Motivation All Theory

  • 52,944 views
Uploaded on

this is all motivational theory collection like ALL IN ONE usefulll to each and every business tycons.....

this is all motivational theory collection like ALL IN ONE usefulll to each and every business tycons.....

More in: Business , Technology
  • Full Name Full Name Comment goes here.
    Are you sure you want to
    Your message goes here
  • Excellent presentation, you have make it wonderfully. you must have work hard to do this, thanks friend
    Are you sure you want to
    Your message goes here
  • very good ppt,can you please send these ppts on my mail id kalyan.hrfc@gmail.com please...!!!!!!
    Are you sure you want to
    Your message goes here
  • wonderful. will be grateful to u if you could send me the full ppt at akt3012@yahoo.co.in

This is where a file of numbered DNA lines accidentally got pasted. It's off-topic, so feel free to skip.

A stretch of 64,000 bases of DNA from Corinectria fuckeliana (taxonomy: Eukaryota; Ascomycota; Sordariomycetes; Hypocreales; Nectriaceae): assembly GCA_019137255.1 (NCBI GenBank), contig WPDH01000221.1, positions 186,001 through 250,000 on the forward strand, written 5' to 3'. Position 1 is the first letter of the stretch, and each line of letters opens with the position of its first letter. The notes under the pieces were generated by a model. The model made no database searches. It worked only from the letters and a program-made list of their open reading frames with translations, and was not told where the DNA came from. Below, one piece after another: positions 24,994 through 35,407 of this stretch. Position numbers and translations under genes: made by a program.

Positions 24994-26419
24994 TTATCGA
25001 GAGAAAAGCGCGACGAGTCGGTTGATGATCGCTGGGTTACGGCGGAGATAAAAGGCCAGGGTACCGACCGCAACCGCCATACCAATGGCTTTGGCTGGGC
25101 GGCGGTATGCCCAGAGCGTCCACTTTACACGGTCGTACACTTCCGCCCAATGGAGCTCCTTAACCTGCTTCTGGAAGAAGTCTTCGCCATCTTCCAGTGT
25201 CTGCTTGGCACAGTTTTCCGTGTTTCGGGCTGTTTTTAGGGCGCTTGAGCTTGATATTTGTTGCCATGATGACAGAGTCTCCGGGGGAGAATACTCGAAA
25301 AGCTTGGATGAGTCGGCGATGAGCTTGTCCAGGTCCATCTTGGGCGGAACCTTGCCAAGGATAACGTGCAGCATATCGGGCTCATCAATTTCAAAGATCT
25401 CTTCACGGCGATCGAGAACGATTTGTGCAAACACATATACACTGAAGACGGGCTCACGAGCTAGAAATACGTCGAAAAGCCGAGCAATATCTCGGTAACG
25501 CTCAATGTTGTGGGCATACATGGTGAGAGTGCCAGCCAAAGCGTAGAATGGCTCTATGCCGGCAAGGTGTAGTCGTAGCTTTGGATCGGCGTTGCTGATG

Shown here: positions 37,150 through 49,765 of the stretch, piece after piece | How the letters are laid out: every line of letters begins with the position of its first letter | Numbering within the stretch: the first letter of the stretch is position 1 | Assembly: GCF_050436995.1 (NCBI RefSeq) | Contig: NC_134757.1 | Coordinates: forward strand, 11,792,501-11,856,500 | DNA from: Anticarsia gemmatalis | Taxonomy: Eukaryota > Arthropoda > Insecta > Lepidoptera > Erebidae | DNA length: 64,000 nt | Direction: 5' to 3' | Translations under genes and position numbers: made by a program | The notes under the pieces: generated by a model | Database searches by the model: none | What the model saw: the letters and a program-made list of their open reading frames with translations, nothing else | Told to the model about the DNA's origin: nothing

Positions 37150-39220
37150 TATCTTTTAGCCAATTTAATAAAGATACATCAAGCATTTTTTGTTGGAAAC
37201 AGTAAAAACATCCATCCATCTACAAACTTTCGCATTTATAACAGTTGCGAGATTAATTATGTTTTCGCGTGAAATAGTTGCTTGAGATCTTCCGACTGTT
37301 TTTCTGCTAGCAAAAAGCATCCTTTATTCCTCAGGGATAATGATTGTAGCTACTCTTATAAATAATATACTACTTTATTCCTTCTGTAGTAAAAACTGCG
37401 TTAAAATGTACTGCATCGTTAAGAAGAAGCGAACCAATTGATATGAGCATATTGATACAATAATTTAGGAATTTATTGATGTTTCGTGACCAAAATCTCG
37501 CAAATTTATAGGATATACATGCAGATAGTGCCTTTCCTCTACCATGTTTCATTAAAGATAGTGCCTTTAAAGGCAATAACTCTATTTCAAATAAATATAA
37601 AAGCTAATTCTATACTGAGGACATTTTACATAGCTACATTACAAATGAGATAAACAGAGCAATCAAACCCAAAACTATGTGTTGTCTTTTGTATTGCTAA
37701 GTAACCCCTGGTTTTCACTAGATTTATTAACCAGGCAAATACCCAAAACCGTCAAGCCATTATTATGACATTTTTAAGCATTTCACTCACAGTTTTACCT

Are you sure you want to
    Your message goes here
  • please send me this presentation on my e-mail that is umarsuleman436@gmail.com
    Are you sure you want to
    Your message goes here
  • i am also like this effort. welldone dear God bless you
    Are you sure you want to
    Your message goes here
No Downloads

Views

Total Views
52,944
On Slideshare
0
From Embeds
0
Number of Embeds
3

Actions

Shares
Downloads
3,582
Comments
9
Likes
34

Embeds 0

No embeds

Report content

Flagged as inappropriate Flag as inappropriate
Flag as inappropriate

Select your reason for flagging this presentation as inappropriate.

Cancel
    No notes for slide

Transcript

  • 1. MOTIVATION
  • 2. What are we going to cover
    What is motivation
    Nature / characteristics of motivation
    Classification of motivation
    What are motives
    Classification of motives
    Theories of Work Motivation
    Maslow's theory of need hierarchy
  • 3. What are we going to cover
    Theories of Work Motivation
    Herzberg's two-factor theory
    Mc Gregor’s theory
    Vroom’s Expectancy theory
    Porter Lawler model